With COVID-19 resulting in school closure, parents are left to their own devices when it comes to offering their children educational aid.
Elizabeth Beavers, associate professor of special education, and Shanna Graves, associate professor of early childhood education at UH-Clear Lake, have offered ways for parents to help their kids with school work.
Here are their tips:
Make a schedule
Having structure in the household is incredibly important when a child’s daily routine is shifted. Schools run on schedules, so establishing one is a great way to manage being at home. You can personalize it how ever you want, according to the need of the child.
“We follow it loosely, but I think the point is to keep going with a bit of the structure they have grown used to each day with school. It’s good because it keeps me as a parent and the kids in the mindset of school,” Graves said.
Have a productive morning
Getting up and getting dressed early in the morning is a great way for kids to be productive for the day.
“Once they’re out of bed and dressed, they have more willingness to participate in school work,” Graves explained.
She said that she takes her kids for a walk in the morning, as a part of their daily routine. After their walk, her kids journal about what they say, which helps them start off being productive.
Engage in activities
Activities should touch on school subjects like language arts, math, science, social studies and technology. Getting your child engaged in things other than a TV or computer will help them not regress in their education. Setting weekly goals is also beneficial.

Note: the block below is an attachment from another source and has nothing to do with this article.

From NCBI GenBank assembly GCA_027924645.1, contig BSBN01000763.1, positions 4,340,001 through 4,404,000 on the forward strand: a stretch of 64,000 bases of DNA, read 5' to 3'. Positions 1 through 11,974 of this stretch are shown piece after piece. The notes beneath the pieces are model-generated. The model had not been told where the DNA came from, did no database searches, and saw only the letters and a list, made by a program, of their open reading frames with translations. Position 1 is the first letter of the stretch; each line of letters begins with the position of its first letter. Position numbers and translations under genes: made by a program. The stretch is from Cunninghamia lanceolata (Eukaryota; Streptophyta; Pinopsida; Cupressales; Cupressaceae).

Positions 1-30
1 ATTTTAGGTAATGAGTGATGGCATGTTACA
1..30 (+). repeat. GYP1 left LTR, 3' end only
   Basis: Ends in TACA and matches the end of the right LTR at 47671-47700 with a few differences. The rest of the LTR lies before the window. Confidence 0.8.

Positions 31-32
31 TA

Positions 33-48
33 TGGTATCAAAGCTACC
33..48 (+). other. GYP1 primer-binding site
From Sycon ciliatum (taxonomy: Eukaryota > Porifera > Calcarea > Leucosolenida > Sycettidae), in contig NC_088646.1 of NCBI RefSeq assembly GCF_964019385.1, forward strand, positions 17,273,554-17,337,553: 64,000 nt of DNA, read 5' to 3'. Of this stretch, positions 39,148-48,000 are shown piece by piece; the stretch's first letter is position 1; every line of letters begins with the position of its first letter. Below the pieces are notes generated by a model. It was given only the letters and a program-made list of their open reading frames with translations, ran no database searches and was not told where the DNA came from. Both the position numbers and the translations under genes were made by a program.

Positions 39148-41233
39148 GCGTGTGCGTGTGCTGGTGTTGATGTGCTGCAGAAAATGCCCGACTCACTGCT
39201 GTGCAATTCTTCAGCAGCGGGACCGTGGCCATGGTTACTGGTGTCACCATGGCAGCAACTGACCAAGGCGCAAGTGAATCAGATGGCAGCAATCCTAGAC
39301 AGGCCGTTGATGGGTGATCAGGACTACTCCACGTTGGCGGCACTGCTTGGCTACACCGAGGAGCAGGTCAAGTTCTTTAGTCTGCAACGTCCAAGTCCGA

“The goals should be challenging, yet realistic,” Beavers said. “The idea isn’t to emulate what schools provide. The aim should be just to keep the kids curious, engaged and learning.”
Know your limits
Everyone has their own strengths and limitations. Beavers said that while parents balance their work schedules, they need to navigate how to optimize their child’s at-home schooling lessons. Allowing the child to come up with creative ideas that will best benefit him or her, is a good way go about this new homeschooling lifestyle.
Beavers suggests, “if parents need more ideas, they should communicate with their child’s teacher.”
Have a conversation
Parents need to discuss with their child about the so-called “new normal.” Though it may seem like a big shift, informing your child on the circumstances will help give him or her a better understanding and allow the child to become more flexible with the parent. Beavers said that each child is different and require certain things to allow an individual to learn.
“From a child’s perspective, they are experiencing dramatic changes. We need to attend to the questions and anxiety that our children are feeling, and the best way to do this is through conversations,” Beavers said. “Validating emotions and reinforcing that they’re safe is critical to gaining the ‘buy-in’ that the new temporary routine will work if everyone is supporting each other.”